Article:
Adopting emerging technology and various data tools can be difficult, especially for a company that lacks internal expertise and focuses solely on its core business/product. Embracing emerging technology and various data tools can be difficult, especially for a company that lacks internal expertise and concentrates exclusively on its core business (construction operations, professional services, or building material application). The construction industry is highly mixed, with many different stakeholders involved in every project, making it very difficult for any one player to have visibility into all aspects.
Construction is also one of the last industries to be digitized, even though much of what falls under its umbrella —building design, energy performance, and structural engineering — is based on technology. Big data should be a part of every construction company's toolbox, especially those with an eye on the future. Big data can help companies make better decisions about their operations, saving millions of dollars in costs.
How Construction Companies Can Compete With Tech Heavyweights
The construction industry is in the midst of a technological revolution. Nevertheless, One of the biggest challenges facing the construction industry today is finding ways to remain competitive in an increasingly tech-savvy world. As technology continues to advance, so too do the expectations of consumers and businesses.
Construction professionals are beginning to embrace new trends in increasing technology. Big Data can help construction companies compete with tech-heavyweights by allowing them to leverage data streams to make smarter business decisions. Construction organizations should pay close attention to several considerations needed to leverage big data effectively:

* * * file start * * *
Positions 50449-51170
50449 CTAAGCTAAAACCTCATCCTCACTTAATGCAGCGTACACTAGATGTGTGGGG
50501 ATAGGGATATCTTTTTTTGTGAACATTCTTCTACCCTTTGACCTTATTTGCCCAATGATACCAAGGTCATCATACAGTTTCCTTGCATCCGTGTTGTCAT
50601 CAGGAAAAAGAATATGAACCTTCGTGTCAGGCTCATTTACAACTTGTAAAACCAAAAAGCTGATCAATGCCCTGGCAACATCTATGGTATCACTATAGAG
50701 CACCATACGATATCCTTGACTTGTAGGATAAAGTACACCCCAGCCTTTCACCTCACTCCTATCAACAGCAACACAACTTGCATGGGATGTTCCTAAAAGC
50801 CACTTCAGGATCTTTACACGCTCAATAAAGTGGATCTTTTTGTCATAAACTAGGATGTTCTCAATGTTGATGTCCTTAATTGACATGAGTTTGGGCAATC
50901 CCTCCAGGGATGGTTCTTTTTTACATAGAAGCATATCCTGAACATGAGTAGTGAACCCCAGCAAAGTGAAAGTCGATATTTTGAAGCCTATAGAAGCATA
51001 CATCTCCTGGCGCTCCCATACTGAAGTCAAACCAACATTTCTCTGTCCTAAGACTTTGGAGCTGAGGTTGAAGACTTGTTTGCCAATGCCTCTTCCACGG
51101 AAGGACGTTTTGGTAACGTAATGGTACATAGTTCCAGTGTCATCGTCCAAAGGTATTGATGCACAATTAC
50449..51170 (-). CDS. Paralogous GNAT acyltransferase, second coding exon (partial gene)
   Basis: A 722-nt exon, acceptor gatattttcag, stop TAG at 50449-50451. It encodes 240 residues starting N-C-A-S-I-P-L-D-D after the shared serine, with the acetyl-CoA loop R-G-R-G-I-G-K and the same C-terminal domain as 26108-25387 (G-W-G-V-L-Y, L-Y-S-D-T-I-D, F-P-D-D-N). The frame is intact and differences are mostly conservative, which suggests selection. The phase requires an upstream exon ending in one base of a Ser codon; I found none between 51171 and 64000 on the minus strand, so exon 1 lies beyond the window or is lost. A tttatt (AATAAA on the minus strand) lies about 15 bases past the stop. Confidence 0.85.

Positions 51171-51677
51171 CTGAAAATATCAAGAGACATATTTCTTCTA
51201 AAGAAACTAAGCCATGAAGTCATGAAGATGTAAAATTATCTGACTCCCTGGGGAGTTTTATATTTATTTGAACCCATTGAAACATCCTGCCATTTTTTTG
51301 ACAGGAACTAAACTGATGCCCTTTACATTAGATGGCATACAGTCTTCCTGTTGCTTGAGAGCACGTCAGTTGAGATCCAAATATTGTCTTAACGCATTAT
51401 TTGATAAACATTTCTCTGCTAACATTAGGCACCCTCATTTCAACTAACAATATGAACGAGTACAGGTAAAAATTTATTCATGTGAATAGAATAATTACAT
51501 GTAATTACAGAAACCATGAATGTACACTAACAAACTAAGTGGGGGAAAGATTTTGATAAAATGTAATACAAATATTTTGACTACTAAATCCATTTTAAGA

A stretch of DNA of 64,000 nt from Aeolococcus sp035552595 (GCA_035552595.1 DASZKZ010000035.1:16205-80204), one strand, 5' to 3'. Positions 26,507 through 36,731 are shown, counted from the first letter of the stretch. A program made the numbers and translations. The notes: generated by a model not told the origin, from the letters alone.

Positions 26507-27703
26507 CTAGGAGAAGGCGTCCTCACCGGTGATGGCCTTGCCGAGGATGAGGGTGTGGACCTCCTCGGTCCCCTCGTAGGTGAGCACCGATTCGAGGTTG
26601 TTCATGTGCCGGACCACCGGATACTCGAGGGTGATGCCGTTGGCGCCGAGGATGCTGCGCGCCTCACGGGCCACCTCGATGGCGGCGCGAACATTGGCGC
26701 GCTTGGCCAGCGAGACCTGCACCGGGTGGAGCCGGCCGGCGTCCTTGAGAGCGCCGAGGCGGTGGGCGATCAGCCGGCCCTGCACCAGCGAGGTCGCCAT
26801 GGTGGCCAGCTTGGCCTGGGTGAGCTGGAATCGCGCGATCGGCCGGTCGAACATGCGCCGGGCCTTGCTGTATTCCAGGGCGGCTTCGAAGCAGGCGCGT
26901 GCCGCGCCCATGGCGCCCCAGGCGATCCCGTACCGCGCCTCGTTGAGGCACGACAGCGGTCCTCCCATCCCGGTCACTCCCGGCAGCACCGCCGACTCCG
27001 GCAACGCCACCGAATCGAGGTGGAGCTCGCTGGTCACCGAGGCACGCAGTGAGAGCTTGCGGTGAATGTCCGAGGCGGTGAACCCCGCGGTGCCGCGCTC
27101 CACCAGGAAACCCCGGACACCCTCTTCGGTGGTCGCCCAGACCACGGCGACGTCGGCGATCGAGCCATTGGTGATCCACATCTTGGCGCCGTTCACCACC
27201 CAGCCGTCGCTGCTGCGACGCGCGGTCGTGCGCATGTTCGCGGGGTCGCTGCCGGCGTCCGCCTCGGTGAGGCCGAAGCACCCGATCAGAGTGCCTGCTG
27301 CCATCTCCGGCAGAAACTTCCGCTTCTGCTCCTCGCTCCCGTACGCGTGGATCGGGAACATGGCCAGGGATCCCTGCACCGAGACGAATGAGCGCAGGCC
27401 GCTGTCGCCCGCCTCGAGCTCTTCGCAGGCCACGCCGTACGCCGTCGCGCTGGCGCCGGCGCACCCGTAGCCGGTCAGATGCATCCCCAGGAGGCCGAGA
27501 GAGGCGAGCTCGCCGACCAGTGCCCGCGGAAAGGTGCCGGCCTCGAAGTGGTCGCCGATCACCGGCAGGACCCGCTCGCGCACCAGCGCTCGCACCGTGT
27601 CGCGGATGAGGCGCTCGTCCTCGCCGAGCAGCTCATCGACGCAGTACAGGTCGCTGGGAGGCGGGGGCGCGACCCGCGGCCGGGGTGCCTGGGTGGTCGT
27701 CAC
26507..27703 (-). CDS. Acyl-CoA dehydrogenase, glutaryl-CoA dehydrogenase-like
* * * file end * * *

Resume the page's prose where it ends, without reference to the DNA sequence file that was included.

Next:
- Prioritize Tech - Big data can be overwhelming and intimidating if you don't know where to start. To make effective use of this resource, companies must prioritize technology. This means deciding what projects are worth putting money into and which ones can wait until later on down the road. Companies must also work with their vendors to ensure that any solutions they implement align with their overall goals and budgetary constraints.
Mitigate Risk - Big data analytics has its risks and rewards; however, when used correctly, it can improve efficiency and reduce costs by identifying areas where waste occurs, or safety issues arise before any damage occurs. It also gives businesses insight into what products or services customers want to serve them better (and earn more money). If you aren't sure how much risk your business can tolerate
Setup for Machine Learning Cloud - To leverage the advantages of big data in this industry, companies must first establish a cloud environment that can support machine learning and AI services. A company should also have a system that allows them to identify opportunities for improvement within their organization by utilizing analytics tools such as Tableau or Microsoft Power BI.
Harness BIM - BIM (Building Information Modeling) implementation can increase efficiency and productivity within the organization by providing accurate information about materials used and equipment used during projects. This information can then be used by management to determine how best to utilize labor resources so that there is no unnecessary waste, resulting in additional costs for businesses.
Waste Reduction - Reducing waste is one of the most significant benefits of using big data in construction. It allows companies to track their resources and materials more efficiently by providing accurate information about where those products come from and how much they cost—helping them cut costs by eliminating unnecessary expenses and preventing them from wasting natural resources.
Equipment & Productivity Monitoring - Using real-time data analysis can help improve equipment productivity by allowing workers to make quick adjustments based on their workloads. It also helps companies identify areas where they need more equipment to optimize their resources effectively. With this information at hand, businesses can take proactive measures against possible bottlenecks that may affect their productivity levels - saving them time and money during busy seasons or sudden spikes in demand for their services.